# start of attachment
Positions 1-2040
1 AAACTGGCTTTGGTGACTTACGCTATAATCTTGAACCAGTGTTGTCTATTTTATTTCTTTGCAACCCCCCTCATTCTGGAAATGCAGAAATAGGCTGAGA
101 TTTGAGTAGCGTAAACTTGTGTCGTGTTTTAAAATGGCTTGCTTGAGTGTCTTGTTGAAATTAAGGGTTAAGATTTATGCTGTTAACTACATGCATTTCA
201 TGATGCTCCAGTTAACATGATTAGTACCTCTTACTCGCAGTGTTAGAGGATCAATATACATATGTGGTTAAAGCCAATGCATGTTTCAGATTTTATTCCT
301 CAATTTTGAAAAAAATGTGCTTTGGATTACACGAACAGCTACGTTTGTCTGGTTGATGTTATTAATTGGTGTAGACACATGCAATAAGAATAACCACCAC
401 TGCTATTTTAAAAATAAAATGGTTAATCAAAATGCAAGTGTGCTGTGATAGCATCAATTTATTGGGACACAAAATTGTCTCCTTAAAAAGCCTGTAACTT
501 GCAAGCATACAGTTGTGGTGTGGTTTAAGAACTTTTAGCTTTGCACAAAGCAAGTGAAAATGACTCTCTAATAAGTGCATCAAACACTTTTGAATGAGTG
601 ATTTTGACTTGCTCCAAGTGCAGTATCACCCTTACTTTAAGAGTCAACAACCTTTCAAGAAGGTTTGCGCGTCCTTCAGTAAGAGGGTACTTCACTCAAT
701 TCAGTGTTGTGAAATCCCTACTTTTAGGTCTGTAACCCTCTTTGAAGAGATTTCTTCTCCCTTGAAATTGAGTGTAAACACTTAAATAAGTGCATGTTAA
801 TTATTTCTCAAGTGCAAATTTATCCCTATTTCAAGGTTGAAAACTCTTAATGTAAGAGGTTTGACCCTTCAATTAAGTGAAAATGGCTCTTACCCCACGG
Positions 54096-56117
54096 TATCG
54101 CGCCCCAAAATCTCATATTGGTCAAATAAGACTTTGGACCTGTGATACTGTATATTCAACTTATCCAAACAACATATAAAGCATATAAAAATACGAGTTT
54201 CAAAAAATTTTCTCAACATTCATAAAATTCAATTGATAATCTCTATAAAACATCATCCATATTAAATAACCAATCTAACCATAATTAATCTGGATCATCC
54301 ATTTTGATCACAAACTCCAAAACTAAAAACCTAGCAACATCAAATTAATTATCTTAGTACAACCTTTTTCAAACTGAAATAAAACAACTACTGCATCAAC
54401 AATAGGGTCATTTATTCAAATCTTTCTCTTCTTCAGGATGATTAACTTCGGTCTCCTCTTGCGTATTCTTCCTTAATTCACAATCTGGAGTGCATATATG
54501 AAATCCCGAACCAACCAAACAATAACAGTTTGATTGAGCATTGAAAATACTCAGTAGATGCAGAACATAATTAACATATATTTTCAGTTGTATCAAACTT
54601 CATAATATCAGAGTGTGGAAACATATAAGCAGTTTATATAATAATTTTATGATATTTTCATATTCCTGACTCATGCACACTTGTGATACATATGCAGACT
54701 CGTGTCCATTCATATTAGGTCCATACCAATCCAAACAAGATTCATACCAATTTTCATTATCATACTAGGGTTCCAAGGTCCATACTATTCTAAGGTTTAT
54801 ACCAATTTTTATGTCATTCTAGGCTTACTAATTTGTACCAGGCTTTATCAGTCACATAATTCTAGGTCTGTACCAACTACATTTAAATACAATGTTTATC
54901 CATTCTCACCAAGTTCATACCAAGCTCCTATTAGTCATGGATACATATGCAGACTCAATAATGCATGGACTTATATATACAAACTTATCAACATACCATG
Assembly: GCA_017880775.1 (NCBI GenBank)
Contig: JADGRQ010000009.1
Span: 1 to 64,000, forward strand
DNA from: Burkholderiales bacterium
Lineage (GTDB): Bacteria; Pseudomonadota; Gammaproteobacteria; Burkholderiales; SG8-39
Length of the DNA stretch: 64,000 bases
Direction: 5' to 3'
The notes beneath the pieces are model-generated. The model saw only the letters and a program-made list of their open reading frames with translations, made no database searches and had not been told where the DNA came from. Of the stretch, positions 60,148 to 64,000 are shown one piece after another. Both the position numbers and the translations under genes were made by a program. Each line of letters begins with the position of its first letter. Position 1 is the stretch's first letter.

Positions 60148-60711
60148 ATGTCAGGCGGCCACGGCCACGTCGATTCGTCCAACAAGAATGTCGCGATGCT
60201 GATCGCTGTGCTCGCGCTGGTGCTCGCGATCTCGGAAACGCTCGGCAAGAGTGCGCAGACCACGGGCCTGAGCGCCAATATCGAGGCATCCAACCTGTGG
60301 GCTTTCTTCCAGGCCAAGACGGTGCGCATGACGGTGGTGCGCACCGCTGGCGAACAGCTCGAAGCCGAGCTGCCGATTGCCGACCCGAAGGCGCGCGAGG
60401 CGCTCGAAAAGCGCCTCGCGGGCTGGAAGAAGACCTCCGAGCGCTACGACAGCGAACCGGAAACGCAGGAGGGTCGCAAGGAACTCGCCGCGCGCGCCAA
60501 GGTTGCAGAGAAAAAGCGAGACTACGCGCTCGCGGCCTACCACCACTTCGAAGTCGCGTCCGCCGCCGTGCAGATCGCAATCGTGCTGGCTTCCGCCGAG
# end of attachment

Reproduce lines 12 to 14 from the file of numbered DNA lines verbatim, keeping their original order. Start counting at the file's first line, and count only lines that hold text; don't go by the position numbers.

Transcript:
54096 TATCG
54101 CGCCCCAAAATCTCATATTGGTCAAATAAGACTTTGGACCTGTGATACTGTATATTCAACTTATCCAAACAACATATAAAGCATATAAAAATACGAGTTT
54201 CAAAAAATTTTCTCAACATTCATAAAATTCAATTGATAATCTCTATAAAACATCATCCATATTAAATAACCAATCTAACCATAATTAATCTGGATCATCC